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Japanese knotweed set to be sniffed out as National Highways hires dog detectives to tackle invasive species

National Highways have enlisted the help of three dog detectives to help sniff out the invasive weed growing on the M25.

The Japanese plant has been growing uncontrollably across Britain since it was first introduced 200 years ago.


Luckily, three canine companions have been to sent to tame the invasive species.

Fenix the Dutch Shepherd and Spaniels Nica and Nettle are specially trained sniffer dogs that can detect rhizomes – the underground parts of the plant such as roots, bulbs and shoots.

Trained sniffer dogs can detect rhizomes – the underground parts of the plant such as roots, bulbs and shoots

National Highways

When removed, it prevents any spread or regrowth.

Pippa Jordan, an environment lead with National Highways, said: “We decided to put our paws on the pavement and take a unique approach to tackling the Japanese knotweed.

“These sniffer dogs are not only adorable, but also incredibly skilled at detecting the presence of unwanted plants, especially those not readily visible.”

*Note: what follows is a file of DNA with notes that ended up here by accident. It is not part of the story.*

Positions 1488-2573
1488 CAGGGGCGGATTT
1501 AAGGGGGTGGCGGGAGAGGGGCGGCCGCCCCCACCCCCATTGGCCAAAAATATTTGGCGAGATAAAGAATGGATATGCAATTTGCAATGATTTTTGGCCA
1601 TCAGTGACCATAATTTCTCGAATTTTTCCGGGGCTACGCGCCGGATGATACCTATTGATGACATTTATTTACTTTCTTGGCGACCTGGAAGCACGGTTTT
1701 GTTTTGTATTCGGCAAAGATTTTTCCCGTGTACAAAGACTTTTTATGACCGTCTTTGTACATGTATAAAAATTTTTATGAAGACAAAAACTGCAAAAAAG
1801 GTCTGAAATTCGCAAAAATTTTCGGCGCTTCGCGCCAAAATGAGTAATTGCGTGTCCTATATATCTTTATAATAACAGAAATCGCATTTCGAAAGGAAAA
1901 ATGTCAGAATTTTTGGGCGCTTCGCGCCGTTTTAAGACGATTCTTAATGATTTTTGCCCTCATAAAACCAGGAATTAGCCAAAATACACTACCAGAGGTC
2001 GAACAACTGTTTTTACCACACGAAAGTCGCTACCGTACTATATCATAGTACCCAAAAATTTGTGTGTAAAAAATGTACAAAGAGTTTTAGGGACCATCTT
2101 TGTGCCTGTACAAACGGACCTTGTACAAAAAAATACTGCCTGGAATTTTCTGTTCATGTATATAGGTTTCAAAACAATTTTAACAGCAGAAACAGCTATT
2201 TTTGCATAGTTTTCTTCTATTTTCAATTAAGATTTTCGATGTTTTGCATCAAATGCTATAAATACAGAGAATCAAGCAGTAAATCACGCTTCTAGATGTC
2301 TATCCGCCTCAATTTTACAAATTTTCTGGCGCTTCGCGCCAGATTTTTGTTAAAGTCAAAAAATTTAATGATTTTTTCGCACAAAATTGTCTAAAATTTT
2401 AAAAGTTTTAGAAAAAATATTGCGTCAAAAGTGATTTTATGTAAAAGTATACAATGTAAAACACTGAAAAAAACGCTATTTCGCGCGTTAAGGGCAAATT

When the dogs detect the weed, they freeze to alert their handler.

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Sniffer dog

The animals have discovered several areas with rhizomes

National Highways

National Highways can then take action to eliminate the plant from the M25.

“The dogs have got the most amazing sense of smell, and they can pick up the scent that [a] Japanese knotweed rhizome gives off into the soil,” said Kat Janczur, the owner and handler at Canine Detection Solutions.

“They’re amazing animals and a great tool in efforts to prevent the spread of these invasive plants on and around the site.”

Whilst sniffing for the plant on site, the animals discovered several areas with rhizomes.

National Highways worker and sniffer dog

When the dogs detect the weed, they freeze to alert their handler

National Highways

National Highways has now removed these bulbs and roots in order to prevent Japanese knotweed from sprouting.

Japanese knotweed is a species of plant that has bamboo-like stems.

It was brought to Britain from Japan by the Victorians as a garden plant. It was also used to line railway lines to stabilise the soil.

The plant is known for its aggressive growth – it can shoot up to 2.1 meters high.

If left unattended, the invasive plant can cause huge problems to buildings and structures.

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